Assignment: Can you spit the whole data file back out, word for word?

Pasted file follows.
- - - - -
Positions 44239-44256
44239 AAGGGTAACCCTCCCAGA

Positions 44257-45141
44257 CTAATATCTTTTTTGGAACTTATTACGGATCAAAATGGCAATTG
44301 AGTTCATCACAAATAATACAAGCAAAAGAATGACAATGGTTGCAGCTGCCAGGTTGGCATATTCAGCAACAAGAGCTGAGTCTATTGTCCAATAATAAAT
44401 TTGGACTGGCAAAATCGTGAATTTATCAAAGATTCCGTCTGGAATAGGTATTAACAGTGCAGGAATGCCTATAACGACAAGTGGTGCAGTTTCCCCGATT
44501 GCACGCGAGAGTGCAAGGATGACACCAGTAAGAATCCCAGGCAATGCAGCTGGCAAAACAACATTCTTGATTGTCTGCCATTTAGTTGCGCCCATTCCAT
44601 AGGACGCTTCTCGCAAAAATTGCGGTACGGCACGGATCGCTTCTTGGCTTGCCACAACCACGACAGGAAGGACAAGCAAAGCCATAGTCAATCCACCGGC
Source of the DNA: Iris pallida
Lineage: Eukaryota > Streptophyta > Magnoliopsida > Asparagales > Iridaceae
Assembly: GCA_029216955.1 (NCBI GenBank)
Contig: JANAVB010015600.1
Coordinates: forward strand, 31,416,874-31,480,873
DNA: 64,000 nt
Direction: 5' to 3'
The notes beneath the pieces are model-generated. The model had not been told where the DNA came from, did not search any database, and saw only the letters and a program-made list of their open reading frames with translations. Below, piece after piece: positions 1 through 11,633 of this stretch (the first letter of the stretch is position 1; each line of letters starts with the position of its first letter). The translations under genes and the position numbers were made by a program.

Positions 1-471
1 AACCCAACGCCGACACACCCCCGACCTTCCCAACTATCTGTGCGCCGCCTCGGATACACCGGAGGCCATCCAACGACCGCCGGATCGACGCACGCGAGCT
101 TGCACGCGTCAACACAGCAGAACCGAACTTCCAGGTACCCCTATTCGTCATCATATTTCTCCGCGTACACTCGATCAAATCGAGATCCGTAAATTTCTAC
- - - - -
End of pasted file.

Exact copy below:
Positions 44239-44256
44239 AAGGGTAACCCTCCCAGA

Positions 44257-45141
44257 CTAATATCTTTTTTGGAACTTATTACGGATCAAAATGGCAATTG
44301 AGTTCATCACAAATAATACAAGCAAAAGAATGACAATGGTTGCAGCTGCCAGGTTGGCATATTCAGCAACAAGAGCTGAGTCTATTGTCCAATAATAAAT
44401 TTGGACTGGCAAAATCGTGAATTTATCAAAGATTCCGTCTGGAATAGGTATTAACAGTGCAGGAATGCCTATAACGACAAGTGGTGCAGTTTCCCCGATT
44501 GCACGCGAGAGTGCAAGGATGACACCAGTAAGAATCCCAGGCAATGCAGCTGGCAAAACAACATTCTTGATTGTCTGCCATTTAGTTGCGCCCATTCCAT
44601 AGGACGCTTCTCGCAAAAATTGCGGTACGGCACGGATCGCTTCTTGGCTTGCCACAACCACGACAGGAAGGACAAGCAAAGCCATAGTCAATCCACCGGC
Source of the DNA: Iris pallida
Lineage: Eukaryota > Streptophyta > Magnoliopsida > Asparagales > Iridaceae
Assembly: GCA_029216955.1 (NCBI GenBank)
Contig: JANAVB010015600.1
Coordinates: forward strand, 31,416,874-31,480,873
DNA: 64,000 nt
Direction: 5' to 3'
The notes beneath the pieces are model-generated. The model had not been told where the DNA came from, did not search any database, and saw only the letters and a program-made list of their open reading frames with translations. Below, piece after piece: positions 1 through 11,633 of this stretch (the first letter of the stretch is position 1; each line of letters starts with the position of its first letter). The translations under genes and the position numbers were made by a program.

Positions 1-471
1 AACCCAACGCCGACACACCCCCGACCTTCCCAACTATCTGTGCGCCGCCTCGGATACACCGGAGGCCATCCAACGACCGCCGGATCGACGCACGCGAGCT
101 TGCACGCGTCAACACAGCAGAACCGAACTTCCAGGTACCCCTATTCGTCATCATATTTCTCCGCGTACACTCGATCAAATCGAGATCCGTAAATTTCTAC